107. Member States should develop, in accordance with their national education programmes and traditions, AI ethics curricula for all levels, and promote cross-collaboration between AI technical skills education and humanistic, ethical and social aspects of AI education. Online courses and digital resources of AI ethics education should be developed in local languages, especially in accessible formats for persons with disabilities.

108. Member States should promote AI ethics research either through investing in such research or by creating incentives for the public and private sectors to invest in this area.

109. Member States should ensure that AI researchers are trained in research ethics and require them to include ethical considerations in their designs, products and publications, especially in the analyses of the datasets they use, how they are annotated and the quality and the scope of the results.

110. Member States should encourage private sector companies to facilitate the access of scientific community to their data for research, especially in LMICs, in particular LDCs, LLDCs and SIDS. This access should not be at the expense of privacy.

111. Member States should promote gender diversity in AI research in academia and industry by offering incentives to girls and women to enter the field, putting in place mechanisms to fight gender stereotyping and harassment within the AI research community, and encouraging academic and private entities to share best practices on how to enhance gender diversity.

112. To ensure a critical evaluation of AI research and proper monitoring of potential misuses or adverse effects, Member States should ensure that any future developments with regards to AI technologies should be based on rigorous scientific research, and promote interdisciplinary AI research by including disciplines other than science, technology, engineering, and mathematics (STEM), such as cultural studies, education, ethics, international relations, law, linguistics, philosophy, and political science.

113. Recognizing that AI technologies present great opportunities to help advance scientific knowledge and practice, especially in traditionally model-driven disciplines, Member States should encourage scientific communities to be aware of the benefits, limits and risks of their use; this includes attempting to ensure that conclusions drawn from data-driven approaches are robust and sound. Furthermore, Member States should welcome and support the role of the scientific community in contributing to policy, and in cultivating awareness of the strengths and weaknesses of AI technologies.


114. Member States should assess and address the impact of AI systems on labour markets and its implications for education requirements, in all countries and with special emphasis on countries where the economy is labour-intensive. This can include the introduction of a wider range of “core” and interdisciplinary skills at all education levels to provide current workers and new generations a fair chance of finding jobs in a rapidly changing market and to ensure their awareness of the ethical aspects of AI systems. Skills such as “learning how to learn”, communication, critical thinking, teamwork, empathy, and the ability to transfer one’s knowledge across domains, should be taught alongside specialist, technical skills, as well as low-skilled tasks such as labelling datasets. Being transparent about what skills are in demand and updating curricula around these are key.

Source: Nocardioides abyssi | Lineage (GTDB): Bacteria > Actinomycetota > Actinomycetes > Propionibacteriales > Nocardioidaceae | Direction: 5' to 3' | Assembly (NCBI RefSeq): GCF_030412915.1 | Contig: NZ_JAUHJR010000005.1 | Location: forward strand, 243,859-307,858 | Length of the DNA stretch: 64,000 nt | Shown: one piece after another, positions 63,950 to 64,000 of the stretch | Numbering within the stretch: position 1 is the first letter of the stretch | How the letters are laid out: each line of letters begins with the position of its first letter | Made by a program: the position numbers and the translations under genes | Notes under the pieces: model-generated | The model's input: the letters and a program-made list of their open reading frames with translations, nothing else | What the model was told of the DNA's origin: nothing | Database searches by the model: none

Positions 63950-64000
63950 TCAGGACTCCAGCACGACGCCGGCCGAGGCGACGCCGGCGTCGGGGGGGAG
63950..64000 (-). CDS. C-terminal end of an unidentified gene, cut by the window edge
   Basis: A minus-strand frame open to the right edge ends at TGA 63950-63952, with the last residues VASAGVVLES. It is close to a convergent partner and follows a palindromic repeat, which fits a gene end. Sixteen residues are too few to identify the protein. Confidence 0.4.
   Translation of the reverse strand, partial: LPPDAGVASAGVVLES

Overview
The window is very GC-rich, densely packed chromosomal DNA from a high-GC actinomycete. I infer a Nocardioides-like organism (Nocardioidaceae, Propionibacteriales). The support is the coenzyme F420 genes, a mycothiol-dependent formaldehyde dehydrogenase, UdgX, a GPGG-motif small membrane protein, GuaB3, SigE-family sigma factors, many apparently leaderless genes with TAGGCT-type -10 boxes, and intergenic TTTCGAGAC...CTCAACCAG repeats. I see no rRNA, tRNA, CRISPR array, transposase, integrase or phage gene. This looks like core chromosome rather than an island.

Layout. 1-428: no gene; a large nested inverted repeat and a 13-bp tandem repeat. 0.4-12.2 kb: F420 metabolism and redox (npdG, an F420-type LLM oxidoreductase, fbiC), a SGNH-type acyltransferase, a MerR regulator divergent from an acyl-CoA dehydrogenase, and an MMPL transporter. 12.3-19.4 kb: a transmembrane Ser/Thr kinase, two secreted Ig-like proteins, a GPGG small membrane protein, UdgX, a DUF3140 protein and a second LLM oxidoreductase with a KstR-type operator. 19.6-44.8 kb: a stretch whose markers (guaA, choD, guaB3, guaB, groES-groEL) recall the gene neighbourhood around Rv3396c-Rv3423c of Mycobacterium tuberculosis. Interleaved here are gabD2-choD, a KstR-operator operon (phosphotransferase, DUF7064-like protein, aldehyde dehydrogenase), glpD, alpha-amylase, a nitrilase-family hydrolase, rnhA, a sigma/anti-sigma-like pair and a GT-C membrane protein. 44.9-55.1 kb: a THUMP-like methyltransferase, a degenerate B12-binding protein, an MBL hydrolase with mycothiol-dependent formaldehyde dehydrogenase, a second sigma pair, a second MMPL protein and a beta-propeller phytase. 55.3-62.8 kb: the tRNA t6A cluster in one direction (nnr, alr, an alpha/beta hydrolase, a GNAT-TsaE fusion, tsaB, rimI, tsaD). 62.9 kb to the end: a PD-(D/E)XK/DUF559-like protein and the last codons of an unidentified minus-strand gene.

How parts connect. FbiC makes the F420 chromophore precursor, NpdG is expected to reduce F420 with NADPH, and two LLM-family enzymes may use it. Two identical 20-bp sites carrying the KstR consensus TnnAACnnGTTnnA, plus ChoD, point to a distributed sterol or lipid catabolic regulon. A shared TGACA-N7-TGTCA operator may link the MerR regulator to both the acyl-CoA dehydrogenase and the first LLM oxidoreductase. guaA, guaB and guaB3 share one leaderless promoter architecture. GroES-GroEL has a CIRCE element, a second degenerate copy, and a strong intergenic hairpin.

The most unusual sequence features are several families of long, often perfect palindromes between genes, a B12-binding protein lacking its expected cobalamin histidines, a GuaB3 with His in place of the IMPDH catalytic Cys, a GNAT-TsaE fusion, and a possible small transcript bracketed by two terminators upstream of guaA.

115. Member States should support collaboration agreements among governments, academic institutions, industry, workers’ organizations and civil society to bridge the gap of skillset requirements to align training programmes and strategies with the implications of the future of work and the needs of industry. Project-based teaching and learning approaches for AI should be promoted, allowing for partnerships between private sector companies, universities and research centres.

116. Member States should work with private sector companies, civil society organizations and other stakeholders, including workers and unions to ensure a fair transition for at-risk employees. This includes putting in place upskilling and reskilling programmes, finding effective mechanisms of retaining employees during those transition periods, and exploring “safety net” programmes for those who cannot be retrained. Member States should develop and implement programmes to research and address the challenges identified that could include upskilling and reskilling, enhanced social protection, proactive industry policies and interventions, tax benefits, new taxations forms, among others. Tax regimes and other relevant regulations should be carefully examined and changed if needed to counteract the consequences of unemployment caused by AI-based automation.

117. Member States should encourage and support researchers to analyse the impact of AI systems on the local labour environment in order to anticipate future trends and challenges. These studies should investigate the impact of AI systems on economic, social and geographic sectors, as well as on human-robot interactions and human-human relationships, in order to advise on reskilling and redeployment best practices.

118. Member States should devise mechanisms to prevent the monopolization of AI systems throughout their life cycle and the resulting inequalities, whether these are data, research, technology, market or other monopolies. Member States should assess relevant markets, and regulate and intervene if such monopolies exist, taking into account that, due to a lack of infrastructure, human capacity and regulations, LMICs, in particular LDCs, LLDCs and SIDS are more exposed and vulnerable to exploitation by large technology companies.